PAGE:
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Set 88

German Afrikakorps

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All figures are supplied unpainted    (Numbers of each pose in brackets)
Date Released 1977
Contents Varying number of pieces
Poses 11 poses
Material Plastic (Medium Consistency)
Colours Tan, Brown
Average Height 25 mm (= 1.8 m)


Once in a while someone does something quite different with a set of figures which really makes it stand out. In the case of this set it is that Atlantic made all their men bareheaded, and provided a selection of headgear for the customer to add. M1940 tropical helmets (based on the British model), steel helmets and field caps are provided. This is to be welcomed as it allows the customer more choice, and the hats fit the figures quite well. Unfortunately to achieve this they are really too large, and once applied to the head do not look as convincing as those moulded on to the figure. The field cap in particular overhangs the ears quite considerably, whereas the actual garment would have fitted snugly.

As one of the last World War II sets produced by Atlantic, some lessons seem to have been learnt about quality of sculpting as these are a marked improvement on those that came before. The detail is clear and sharp and the anatomy is much better. The poses are also better, though they still have some characteristics which define Atlantic such as the figures which are not looking where they are travelling or firing. The kneeling firing figure is an unusual way to achieve a common enough pose, and we felt the man running with nothing but a knife was not a useful pose, though again at least some originality has been shown. The prone man is firing the heavy machine gun, which as can be seen is separate. This is another innovative approach, and the resulting figure is quite good.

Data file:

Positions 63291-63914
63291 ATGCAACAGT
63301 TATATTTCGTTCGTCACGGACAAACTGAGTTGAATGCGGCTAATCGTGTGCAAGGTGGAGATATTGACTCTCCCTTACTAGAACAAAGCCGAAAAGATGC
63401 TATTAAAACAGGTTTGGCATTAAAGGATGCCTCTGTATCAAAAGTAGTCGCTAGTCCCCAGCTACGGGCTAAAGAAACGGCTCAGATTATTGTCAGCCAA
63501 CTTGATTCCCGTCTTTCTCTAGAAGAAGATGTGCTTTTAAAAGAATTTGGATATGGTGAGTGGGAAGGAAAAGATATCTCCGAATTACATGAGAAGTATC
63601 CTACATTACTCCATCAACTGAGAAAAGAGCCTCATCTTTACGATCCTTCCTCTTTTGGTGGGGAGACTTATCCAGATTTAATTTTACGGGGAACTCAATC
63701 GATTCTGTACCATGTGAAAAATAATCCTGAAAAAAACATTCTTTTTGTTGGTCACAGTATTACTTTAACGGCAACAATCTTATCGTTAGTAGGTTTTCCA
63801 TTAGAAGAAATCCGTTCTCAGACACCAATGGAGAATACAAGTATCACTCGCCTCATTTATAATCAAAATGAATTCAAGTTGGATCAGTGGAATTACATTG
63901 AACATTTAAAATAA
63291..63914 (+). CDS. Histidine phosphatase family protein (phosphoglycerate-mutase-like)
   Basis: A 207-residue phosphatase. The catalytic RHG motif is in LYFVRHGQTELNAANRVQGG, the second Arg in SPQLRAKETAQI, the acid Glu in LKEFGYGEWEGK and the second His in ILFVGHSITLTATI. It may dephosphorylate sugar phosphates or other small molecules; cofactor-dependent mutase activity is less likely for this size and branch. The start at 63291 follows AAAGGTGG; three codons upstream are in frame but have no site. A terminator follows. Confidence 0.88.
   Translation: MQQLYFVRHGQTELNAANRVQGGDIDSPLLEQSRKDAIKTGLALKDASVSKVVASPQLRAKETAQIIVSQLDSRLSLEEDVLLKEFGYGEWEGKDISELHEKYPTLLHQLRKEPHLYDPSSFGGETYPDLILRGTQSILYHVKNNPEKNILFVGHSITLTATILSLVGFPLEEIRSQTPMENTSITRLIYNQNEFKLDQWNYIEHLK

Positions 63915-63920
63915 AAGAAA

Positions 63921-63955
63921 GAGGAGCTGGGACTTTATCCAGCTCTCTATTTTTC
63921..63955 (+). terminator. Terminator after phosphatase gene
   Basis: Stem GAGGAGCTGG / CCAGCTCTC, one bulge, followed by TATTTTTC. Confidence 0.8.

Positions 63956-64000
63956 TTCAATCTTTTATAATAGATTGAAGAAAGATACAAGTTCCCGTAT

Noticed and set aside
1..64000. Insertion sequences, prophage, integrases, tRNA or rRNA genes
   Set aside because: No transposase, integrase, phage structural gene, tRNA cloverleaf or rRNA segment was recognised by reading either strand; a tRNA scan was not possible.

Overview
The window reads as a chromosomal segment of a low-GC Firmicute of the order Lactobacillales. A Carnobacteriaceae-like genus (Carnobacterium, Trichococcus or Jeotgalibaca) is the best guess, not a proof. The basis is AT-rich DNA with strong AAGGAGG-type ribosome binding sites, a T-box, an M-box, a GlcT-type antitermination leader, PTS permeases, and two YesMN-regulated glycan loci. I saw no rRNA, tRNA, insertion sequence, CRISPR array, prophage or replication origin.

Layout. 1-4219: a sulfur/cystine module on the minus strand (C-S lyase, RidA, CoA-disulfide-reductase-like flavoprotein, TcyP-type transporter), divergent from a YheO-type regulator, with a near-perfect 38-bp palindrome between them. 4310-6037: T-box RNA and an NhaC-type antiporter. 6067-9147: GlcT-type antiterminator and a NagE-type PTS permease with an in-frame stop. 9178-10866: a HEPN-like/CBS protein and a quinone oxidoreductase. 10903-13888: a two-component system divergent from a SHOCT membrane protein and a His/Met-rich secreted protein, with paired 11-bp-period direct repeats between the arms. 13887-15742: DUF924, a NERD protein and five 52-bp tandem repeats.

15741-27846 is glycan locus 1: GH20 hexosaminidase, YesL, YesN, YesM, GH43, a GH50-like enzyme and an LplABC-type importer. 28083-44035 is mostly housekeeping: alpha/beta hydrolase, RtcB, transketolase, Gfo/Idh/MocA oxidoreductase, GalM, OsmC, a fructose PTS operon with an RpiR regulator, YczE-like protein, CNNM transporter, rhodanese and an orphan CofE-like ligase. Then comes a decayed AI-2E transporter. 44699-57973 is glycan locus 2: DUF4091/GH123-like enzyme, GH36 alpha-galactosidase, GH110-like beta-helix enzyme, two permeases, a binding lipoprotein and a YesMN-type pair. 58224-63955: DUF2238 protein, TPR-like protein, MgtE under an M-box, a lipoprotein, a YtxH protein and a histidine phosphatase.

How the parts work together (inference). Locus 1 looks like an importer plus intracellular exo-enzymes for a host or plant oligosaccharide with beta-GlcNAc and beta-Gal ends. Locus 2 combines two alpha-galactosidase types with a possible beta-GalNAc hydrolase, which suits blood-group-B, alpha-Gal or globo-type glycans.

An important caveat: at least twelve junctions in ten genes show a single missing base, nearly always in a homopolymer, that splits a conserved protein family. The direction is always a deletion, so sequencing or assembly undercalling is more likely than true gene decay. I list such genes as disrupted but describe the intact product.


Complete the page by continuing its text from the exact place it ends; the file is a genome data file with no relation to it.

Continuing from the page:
Detail may be nice and clear, but mistakes have been made with the design. As with other Atlantic sets, many of the men have been provided with pistols, though only officers and some specialist troops would have had these. Three men have machine guns, but none seem to have the necessary pouches for extra ammunition - instead they have rifle ammunition. Also the heavy machine gun is taking ammunition from a box when normally this would have been fed with the aid of another crewman.

Only two of the men are using rifles, with the others using machine guns, pistols, hand grenades and even a knife. Since most men did not have pistols, we felt three such poses was excessive. However the weapons are nicely detailed, even if not always entirely accurate.

This is certainly an unusual set. It is a step up from previous Atlantic efforts, but it still falls some way short of the figures on offer from other manufacturers. The interchangeable hats was a nice idea, but the practicalities mean it does not look particularly good. Having whole heads as separate options would have got round this problem, though it is easy to see why they did not adopt this approach. All the men are very tall, and the thick bases they all have simply exaggerates this still more. Still these are not too bad, and promised better for the future, though in the end no more World War II sets were ever made.


Historical Accuracy 7
Pose Quality 6
Pose Number 7
Sculpting 7
Mould 8

Further Reading
"Afrikakorps 1941-43" - Osprey (Elite Series No.34) - Gordon Williamson - 9781855321304
"German Combat Equipments 1939-45" - Osprey (Men-at-Arms Series No.234) - Gordon Rottman - 9780850459524
"German Soldiers of World War II" - Histoire & Collections - Jean de Lagarde - 9782915239355
"Infantry Weapons of World War II" - David & Charles - Jan Suermont - 9780715319253
"The German Army 1939-45 (2) North Africa & Balkans" - Osprey (Men-at-Arms Series No.316) - Nigel Thomas - 9781855326408

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